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757 Rte. 113 PO Box 64288 Souderton, PA 18964
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Printer pods – stretch your legs to stretch your budget

Brother HL-S7000DNHow many of your employees have their own desktop printer sitting on top of their desk? Everyone? Maybe one out of every three or so? No matter the number, the answer is probably “too many.” Sure, there are many arguments for the desktop printer: it’s incredibly convenient, it insures privacy, etc. On the flip side, it’s incredibly expensive and difficult to manage the consumables. Brother, a high quality printer manufacturer, has pioneered what I feel is a great deployment strategy for more efficient printing. They call them “printer pods.” What is a printer pod? Let’s break it down.

Let’s say, for example, you have 10 employees in your office and they all of their own printer. That’s 10 different sets of ink you need to buy, 10 different places to store paper, and 10 different machines to repair if anything breaks down. Rather than having 10 low-end machines littered throughout your office, Brother suggests a different approach. Invest in 2-3 high-quality, high-volume printers that you put in a central location. This keeps the printers accessible, but cuts down on a lot of waste and also gives you incredible powerful machines that everyone can use. Brother recommends having the printers be within 25-35 feet of each of the users. The goal is to balance convenience and efficiency. Have 50 employees? 100? Use multiple pods!

Make sure you get printers that fit your duty cycles (the amount of pages you print monthly). Grab a high-volume B&W Multi-function laser printer, and a high quality color printer. The latter becomes particularly important if you do a lot of color printing or are printing higher-quality documents for presentations or for documents of higher importance. If you need to copy or scan in color, put more emphasis on getting a color MFP. If you’re going digital, or if you simply do a lot of document scanning, you may even want to consider a dedicated scanner than can process exceptionally large jobs.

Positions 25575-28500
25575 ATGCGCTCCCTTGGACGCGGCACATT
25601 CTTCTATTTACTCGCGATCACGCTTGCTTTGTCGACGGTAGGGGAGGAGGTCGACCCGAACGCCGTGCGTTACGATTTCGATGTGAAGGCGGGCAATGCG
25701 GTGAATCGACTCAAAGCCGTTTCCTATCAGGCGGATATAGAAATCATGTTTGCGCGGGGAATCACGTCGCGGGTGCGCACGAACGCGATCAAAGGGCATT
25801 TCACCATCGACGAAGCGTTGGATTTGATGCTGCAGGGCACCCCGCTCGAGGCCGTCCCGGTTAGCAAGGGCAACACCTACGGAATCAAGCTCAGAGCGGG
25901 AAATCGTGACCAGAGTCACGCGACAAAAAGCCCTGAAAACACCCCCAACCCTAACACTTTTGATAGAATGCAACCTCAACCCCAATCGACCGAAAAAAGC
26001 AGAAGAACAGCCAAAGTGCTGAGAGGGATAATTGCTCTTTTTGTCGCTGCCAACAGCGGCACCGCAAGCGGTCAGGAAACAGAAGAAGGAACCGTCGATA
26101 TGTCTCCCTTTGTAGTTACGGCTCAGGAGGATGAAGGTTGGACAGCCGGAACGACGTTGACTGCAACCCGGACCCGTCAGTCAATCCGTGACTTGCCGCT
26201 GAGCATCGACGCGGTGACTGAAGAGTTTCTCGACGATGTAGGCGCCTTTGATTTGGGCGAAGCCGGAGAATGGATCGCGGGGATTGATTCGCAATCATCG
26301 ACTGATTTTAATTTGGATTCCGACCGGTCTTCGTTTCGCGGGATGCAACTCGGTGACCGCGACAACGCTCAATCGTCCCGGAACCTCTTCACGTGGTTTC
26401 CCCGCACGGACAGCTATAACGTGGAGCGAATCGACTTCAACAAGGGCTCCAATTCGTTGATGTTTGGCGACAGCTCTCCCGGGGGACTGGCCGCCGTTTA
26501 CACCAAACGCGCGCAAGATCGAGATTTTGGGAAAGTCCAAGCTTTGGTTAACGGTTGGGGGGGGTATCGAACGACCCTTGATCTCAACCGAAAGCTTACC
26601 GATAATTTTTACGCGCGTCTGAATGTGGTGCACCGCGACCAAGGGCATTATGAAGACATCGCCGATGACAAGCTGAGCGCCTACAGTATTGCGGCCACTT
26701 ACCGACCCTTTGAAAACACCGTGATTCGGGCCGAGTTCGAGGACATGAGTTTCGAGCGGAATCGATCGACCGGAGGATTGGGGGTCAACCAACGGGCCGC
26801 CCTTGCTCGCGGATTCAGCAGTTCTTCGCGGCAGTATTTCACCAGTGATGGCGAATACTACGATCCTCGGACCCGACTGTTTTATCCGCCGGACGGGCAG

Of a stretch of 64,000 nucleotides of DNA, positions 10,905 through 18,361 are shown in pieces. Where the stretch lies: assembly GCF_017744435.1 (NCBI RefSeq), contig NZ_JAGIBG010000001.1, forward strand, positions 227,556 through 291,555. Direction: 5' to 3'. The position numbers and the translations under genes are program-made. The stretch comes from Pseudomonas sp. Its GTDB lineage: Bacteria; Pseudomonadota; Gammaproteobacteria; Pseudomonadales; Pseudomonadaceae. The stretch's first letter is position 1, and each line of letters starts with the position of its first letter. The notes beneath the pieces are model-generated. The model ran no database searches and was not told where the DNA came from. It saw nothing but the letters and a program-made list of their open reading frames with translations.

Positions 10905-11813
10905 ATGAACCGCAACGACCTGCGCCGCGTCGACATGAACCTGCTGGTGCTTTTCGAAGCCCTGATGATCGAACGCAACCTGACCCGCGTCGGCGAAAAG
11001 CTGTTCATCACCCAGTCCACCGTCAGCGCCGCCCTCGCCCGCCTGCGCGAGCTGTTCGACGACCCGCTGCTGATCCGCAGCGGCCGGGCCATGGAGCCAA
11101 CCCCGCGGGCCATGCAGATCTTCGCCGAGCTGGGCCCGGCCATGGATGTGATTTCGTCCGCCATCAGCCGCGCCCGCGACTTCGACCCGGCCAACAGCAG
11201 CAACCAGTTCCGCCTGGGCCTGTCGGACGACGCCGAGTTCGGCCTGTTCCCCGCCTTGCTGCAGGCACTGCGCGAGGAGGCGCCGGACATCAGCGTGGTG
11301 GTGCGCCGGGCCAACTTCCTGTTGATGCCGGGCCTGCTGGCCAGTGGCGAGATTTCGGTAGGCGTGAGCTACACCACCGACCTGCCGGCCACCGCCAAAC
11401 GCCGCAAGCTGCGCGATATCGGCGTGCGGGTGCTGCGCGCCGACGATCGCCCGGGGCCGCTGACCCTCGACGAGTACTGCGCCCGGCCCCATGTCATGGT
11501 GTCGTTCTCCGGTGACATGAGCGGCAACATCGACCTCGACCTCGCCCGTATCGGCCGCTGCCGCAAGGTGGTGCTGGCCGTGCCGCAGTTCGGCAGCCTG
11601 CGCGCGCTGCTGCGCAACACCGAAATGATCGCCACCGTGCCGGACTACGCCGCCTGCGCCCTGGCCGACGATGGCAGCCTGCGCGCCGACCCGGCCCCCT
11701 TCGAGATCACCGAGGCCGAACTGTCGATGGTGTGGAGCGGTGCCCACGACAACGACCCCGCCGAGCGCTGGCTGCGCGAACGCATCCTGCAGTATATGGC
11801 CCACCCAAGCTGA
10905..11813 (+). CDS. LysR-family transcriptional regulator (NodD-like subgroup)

Moving to a printer hub achieves a few things. One, it makes ordering much easier. Instead of 10 sets of inks, you might need to order one black toner and a set of color inks for the color machine. Two, it saves you money in the long run. Sure, the equipment can be expensive up front, but now you’ll only have to buy, repair, and eventually replace 2-3 machines instead of 10 or more. It’s a critical advantage. Also, some higher end machines come with high-yield, or even super-high yield-cartridges that can bring the cost per print down significantly.

One of the primary concerns with having centrally located printers is the lack of security, but many newer printers alleviate this risk with NFC ID cards or pin numbers for each user. That way someone can send a print job to the queue and it won’t run until the user is present and releases it. The biggest potential drawback is if your users are very spread out, as it can become inconvenient to go 50 feet if you just want to pick up a sheet of paper.

I hope this at least provides another perspective on a way to organize your printing. You may even want to introduce this on a smaller level with smaller groups to see how it goes before completely diving headfirst into it. Leave a comment if you’ve found a system that works well for you! We’d love to hear from you.

          Andy Richter